Showing posts from May, 2016

More of the Stretched Model

More of the Stretched Model This continues my first post about a stretched model of the hyperbolic plane: I've added pictures of various hyperbolic tilings (like the {4,∞} below) to the album: I've also been able to reason out some properties of this model. - Geodesics are half-hyperbolas with a center at the origin. - Lines through the origin are degenerate hyperbolas and are geodesic as well. - Hyperbolic circles with finite radius appear as circles if origin-centered, or ellipses otherwise. - Horocycles are parabolas. But perhaps the most useful feature of this model is that equidistant curves are also equidistant in the euclidean sense! For example, take a geodesic and simply offset it to or away from the origin and you have an equidistant curve of the hyperbolic plane. This also explains my observation in the first post that tile widths appeared to remain constant even though stretched in the r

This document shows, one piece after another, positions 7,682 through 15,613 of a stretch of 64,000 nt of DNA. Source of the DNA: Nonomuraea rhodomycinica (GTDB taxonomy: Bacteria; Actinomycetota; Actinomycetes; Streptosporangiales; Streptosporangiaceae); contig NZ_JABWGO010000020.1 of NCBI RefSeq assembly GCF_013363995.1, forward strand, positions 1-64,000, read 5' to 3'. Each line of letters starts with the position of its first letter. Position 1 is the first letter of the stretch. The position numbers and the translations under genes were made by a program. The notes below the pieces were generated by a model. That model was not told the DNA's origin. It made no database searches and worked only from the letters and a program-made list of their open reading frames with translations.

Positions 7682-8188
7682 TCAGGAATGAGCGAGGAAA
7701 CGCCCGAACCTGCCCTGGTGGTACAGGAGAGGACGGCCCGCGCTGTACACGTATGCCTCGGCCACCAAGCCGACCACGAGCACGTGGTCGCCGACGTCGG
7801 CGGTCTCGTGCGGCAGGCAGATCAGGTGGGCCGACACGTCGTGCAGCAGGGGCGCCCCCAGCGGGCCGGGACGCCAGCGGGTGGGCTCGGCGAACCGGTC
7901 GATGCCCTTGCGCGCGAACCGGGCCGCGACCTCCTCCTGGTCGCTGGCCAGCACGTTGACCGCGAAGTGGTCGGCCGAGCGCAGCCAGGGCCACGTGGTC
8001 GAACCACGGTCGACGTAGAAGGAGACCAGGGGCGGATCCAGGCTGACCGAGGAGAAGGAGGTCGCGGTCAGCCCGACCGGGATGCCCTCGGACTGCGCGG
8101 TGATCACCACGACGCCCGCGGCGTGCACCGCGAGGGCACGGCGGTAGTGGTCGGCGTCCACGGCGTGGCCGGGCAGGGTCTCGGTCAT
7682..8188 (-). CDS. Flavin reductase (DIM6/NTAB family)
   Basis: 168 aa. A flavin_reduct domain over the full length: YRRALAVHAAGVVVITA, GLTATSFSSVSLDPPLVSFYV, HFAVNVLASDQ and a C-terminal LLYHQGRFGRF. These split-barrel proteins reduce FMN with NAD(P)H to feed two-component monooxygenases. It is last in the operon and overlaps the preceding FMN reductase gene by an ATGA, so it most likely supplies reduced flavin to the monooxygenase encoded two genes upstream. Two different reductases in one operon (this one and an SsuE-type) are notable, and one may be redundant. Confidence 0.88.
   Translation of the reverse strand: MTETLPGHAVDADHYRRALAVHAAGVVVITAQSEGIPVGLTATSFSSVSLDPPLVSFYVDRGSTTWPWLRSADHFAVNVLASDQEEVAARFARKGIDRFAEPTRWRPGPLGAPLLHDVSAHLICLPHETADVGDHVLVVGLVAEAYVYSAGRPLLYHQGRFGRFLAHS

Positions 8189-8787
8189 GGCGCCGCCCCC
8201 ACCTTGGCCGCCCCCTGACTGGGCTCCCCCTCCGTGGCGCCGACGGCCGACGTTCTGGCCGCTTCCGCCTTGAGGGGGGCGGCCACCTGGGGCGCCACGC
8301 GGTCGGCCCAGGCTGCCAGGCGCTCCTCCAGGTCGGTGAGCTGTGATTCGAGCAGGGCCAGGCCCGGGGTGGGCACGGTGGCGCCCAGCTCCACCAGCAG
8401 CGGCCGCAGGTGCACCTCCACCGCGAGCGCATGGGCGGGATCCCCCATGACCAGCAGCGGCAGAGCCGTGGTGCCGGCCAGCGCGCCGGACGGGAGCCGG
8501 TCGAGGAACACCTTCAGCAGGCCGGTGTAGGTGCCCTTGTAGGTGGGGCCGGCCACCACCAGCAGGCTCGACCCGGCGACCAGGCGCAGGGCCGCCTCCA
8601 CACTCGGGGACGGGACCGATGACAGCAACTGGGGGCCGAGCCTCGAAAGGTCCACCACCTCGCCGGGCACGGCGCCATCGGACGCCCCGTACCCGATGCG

Stretched Model of the Hyperbolic Plane

Stretched Model of the Hyperbolic Plane David Eppstein shared some very cool fisheye disk models of euclidean geometry recently. I generated some images of euclidean tilings in one of the models, as well as images for spherical tilings in a similar disk model. Then I realized we could apply exactly the opposite transformation to the Poincaré disk model of the hyperbolic plane to get a model covering the entire complex plane. That's what these images show for the {7,3} hyperbolic tiling (the dual {3,7} tiling is overlaid as well). Tiles stretch out dramatically in the radial direction, but seem to retain constant tangential width. This non-conformal model may not be terribly useful, but there are some interesting patterns in the pictures. Clear fractal structure shows up in radial slices, and zooming the entire image by certain ratios makes this especially evident. The Fibonacci numbers appea